Body Aches In The Morning
You wake up in the morning feeling tired – even though it feels like only an hour has passed since you went to bed. Your head hurts from the pillow pressing on it all night long, and there are aches and pains running down your back and legs. You feel as if you’ve been run over by a truck or have caught a cold virus overnight. What happened?
It could be that you just had a bad night’s sleep. Or perhaps it was one of those nights when you were too hot during the day and slept with your window open. Maybe you didn’t drink enough water after dinner and drank more alcohol than usual before going to bed. Or maybe you ate something late at night that made it difficult for your digestive system to break down properly. Whatever the reason, you need to make sure that you’re taking steps to ensure that you get better-quality sleep so that you don’t suffer from the consequences.
One of the best ways to help yourself achieve this goal is through exercise. Exercise relieves tension, promotes relaxation, stimulates endorphin production (which helps relieve pain), increases circulation and improves muscle tone. These effects will not only help reduce any discomfort you may experience in the morning but also increase the length and frequency of your sleep. As well as helping to improve your overall health, exercise can assist your recovery following illness or injury. It can also help you maintain ideal weight levels. And lastly, exercise boosts self confidence because it shows others how healthy and fit you are.
But what exercises should you do to reduce the likelihood of experiencing body aches in the morning? There are several things that you can do. For example, try stretching first thing in the morning, ideally five minutes before getting out of bed. This allows your muscles to become warmed up and ready to work without putting them under excessive strain. If you prefer doing some form of aerobic exercise, then walking, jogging or cycling are great options. However, bear in mind that exercising regularly does not guarantee that you’ll always avoid aches and pains; sometimes they occur due to other factors such as poor dietary choices, dehydration or pollution.
The key is to find activities that you enjoy and stick to these. Some people choose to go swimming while others might prefer yoga or pilates. Even if you simply go for a walk around the block, there are many benefits to this type of gentle exercise. Try choosing different routes and varying speeds. Gradually build up your stamina and strength until you reach the point where you no longer notice that your joints hurt!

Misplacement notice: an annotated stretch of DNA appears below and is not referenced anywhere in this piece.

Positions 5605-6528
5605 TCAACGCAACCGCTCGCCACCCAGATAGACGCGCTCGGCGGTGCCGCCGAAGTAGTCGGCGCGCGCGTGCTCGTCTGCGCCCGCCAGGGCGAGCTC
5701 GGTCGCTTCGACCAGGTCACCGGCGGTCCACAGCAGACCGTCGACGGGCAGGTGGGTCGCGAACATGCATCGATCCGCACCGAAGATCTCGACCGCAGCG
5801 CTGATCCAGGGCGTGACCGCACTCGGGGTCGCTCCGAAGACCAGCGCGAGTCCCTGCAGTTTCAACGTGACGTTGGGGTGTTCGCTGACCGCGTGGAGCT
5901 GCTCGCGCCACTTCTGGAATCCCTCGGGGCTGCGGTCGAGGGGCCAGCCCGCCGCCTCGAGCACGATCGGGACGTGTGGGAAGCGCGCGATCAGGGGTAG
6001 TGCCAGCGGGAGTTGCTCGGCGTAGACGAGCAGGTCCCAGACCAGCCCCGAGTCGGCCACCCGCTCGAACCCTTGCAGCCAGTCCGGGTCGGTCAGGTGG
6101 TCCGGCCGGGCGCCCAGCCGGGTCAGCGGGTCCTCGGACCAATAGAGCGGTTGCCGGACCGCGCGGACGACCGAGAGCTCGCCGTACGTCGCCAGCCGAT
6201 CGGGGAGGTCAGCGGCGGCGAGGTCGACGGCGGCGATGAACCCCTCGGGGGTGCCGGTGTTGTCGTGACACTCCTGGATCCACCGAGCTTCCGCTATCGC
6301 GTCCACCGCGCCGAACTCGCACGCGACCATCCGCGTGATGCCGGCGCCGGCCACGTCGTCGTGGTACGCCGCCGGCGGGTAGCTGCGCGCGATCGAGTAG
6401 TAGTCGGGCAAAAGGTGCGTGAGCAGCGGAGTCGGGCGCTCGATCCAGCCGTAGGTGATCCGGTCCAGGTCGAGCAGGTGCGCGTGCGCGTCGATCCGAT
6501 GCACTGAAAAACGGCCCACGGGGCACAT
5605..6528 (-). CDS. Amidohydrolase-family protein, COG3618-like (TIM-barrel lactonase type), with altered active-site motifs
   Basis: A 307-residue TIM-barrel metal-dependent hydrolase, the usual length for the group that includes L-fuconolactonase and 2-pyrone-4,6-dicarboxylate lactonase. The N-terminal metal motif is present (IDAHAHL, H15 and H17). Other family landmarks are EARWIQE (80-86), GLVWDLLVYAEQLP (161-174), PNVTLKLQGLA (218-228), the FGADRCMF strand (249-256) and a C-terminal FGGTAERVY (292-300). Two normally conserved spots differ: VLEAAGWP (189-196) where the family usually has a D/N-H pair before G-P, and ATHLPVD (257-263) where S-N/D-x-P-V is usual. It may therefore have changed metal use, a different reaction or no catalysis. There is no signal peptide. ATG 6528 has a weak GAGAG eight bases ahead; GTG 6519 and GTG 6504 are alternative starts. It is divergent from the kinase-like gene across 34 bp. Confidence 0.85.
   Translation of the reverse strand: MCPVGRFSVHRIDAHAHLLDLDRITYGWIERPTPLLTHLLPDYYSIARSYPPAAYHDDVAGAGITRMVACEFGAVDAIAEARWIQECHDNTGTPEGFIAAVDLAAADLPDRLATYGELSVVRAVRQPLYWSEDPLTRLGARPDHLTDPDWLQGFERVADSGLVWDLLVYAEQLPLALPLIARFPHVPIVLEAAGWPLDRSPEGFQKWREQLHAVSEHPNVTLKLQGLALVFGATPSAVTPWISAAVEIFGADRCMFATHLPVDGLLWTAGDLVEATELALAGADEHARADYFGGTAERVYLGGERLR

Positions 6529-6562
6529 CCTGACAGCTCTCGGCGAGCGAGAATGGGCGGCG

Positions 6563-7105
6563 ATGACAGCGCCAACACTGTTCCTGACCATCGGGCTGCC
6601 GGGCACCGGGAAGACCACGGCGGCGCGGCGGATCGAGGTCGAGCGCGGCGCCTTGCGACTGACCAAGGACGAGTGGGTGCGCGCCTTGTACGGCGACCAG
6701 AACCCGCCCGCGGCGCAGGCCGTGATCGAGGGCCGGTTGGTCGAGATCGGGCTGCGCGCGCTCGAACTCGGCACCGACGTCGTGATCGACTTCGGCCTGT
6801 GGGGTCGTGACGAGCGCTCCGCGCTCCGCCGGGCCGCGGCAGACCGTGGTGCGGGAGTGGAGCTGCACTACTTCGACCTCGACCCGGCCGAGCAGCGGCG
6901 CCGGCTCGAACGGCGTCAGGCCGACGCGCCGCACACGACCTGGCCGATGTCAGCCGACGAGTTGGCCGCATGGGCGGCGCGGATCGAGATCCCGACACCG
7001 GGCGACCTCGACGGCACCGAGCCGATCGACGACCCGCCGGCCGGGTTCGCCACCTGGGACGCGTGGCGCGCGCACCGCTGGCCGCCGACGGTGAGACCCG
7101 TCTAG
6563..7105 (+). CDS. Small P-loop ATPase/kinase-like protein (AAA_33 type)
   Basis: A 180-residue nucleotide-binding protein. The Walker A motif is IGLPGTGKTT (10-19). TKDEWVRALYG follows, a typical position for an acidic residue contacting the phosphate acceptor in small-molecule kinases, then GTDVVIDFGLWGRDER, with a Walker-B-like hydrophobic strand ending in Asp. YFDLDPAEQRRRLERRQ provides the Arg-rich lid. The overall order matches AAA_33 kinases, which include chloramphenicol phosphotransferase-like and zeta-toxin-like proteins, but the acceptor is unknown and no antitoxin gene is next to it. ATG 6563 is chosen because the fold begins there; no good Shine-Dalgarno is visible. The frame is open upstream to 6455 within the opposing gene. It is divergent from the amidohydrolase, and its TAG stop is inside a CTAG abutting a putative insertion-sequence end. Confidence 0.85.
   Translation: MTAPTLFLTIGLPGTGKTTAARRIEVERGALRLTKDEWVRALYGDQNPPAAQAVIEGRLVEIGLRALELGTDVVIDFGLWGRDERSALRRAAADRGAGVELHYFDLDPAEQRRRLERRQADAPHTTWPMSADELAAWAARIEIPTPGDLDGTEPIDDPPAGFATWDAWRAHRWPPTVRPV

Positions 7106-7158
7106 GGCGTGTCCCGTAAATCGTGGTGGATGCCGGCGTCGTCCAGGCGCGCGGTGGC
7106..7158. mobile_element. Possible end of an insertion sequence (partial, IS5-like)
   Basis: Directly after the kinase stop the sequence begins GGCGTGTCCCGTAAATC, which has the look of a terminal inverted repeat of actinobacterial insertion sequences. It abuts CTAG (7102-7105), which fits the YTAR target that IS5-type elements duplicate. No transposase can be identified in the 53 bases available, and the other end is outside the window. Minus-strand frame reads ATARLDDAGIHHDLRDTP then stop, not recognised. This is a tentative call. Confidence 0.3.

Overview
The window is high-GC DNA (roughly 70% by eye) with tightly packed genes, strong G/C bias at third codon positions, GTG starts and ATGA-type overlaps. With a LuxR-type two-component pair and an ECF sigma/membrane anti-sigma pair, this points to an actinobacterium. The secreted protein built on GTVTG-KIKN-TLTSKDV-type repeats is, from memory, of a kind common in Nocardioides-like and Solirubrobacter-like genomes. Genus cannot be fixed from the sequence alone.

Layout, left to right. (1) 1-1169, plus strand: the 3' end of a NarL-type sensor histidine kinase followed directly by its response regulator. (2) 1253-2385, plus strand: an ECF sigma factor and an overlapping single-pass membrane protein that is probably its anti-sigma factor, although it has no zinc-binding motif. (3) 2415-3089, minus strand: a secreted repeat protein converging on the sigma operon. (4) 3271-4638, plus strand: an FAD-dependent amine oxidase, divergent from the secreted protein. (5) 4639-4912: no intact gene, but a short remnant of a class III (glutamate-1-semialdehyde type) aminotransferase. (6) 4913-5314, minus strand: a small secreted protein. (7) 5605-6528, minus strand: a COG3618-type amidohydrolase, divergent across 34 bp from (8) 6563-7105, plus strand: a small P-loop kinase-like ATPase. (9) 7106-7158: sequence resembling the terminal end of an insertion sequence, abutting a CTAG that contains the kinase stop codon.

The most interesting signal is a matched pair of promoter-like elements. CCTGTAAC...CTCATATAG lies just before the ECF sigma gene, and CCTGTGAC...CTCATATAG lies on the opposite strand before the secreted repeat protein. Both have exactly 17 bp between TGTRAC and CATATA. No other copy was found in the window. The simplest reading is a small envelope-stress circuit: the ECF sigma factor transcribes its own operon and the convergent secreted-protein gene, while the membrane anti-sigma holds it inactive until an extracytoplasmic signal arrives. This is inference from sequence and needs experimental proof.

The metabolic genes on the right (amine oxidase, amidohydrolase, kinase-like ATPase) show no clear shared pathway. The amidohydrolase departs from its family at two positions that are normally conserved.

If you wish to learn more about the importance of exercise and its role in improving sleep, then check out our article ‘Sleep Better With Exercise’.
To find out more about the link between exercise and sleep, click here [http://www.bodyachefree.com/exercise_and_sleep]
A few tips to follow include…
* Avoid drinking caffeine right before going to bed. Caffeine makes it harder for your central nervous system to slow down and relax, causing insomnia.
* Limit alcohol intake prior to retiring. Alcohol dehydrates your body, making sleeping easier impossible.
* Do not smoke or take drugs. Smoking causes your blood vessels to constrict and restricts oxygen supply to your brain and vital organs. Drugs impair coordination, cause slurred speech and drowsiness, and hinder breathing.
* Make sure your room temperature is comfortable. Too warm or cool will impede your ability to fall asleep and stay asleep.
* Keep away from heavy meals and foods high in starch and sugar. Starch and sugars digest slowly, keeping you awake and preventing deep sleep.
* Eat lightly cooked, low fat food 2 hours before bedtime. Food digested quickly will prevent sleep.
* Get plenty of rest. Lack of sleep decreases efficiency of cell repair and increases risk of damage from free radicals.
* Drink lots of fluids. Dehydration disrupts normal bodily functions including heart rate, respiration, digestion, muscular function, and hormone regulation.
* Have regular mealtimes. Eating frequent small meals throughout the day keeps your metabolism working efficiently.
* Take melatonin supplements. Melatonin regulates your circadian rhythm — the internal clock regulating your sleep cycle. Research suggests that it may also protect against cancer, diabetes, and cardiovascular disease. Taking 100 mg of melatonin 30 min before bedtime may significantly enhance your sleep. Click here [http://www.bodyachefree.com/melatonin] to read more about this natural substance.
* Use lukewarm baths instead of hot showers. Hot water causes the skin to retain heat, creating uncomfortable sensations within the body. Instead, use tepid water to allow the fluid to circulate freely, thus avoiding overheating.
* Keep bedroom dark and quiet. Light suppresses secretion of hormones that regulate sleep patterns. Shutting off the lights at least 60 min before bedtime creates darkness conducive to sleep. Also, keep noise level lower than 60 db.
* Eliminate distractions. Turn off TV, radio, computer, telephone, etc., at least 2 hrs before bedtime. Remove clutter from sitting area. Do not watch TV or read books in bed.
* Create relaxing surroundings. Go easy on the lighting. Soft music is soothing, as is listening to soft sounds of nature. If possible, eliminate or limit sources of environmental pollutants.
* Relaxation techniques. Meditation, progressive relaxation, biofeedback training, massage therapy, hypnosis, guided imagery, and visualization are helpful methods for reducing anxiety and promoting relaxation.
* Consider acupuncture treatment. Acupuncture treatments can provide relief from chronic pain syndromes, arthritis, fibromyalgia, migraines, and headaches. They can also promote healing of injured tissue, strengthen immune systems, heal wounds, and relieve symptoms associated with PMS, menopause, and menstrual cramps.
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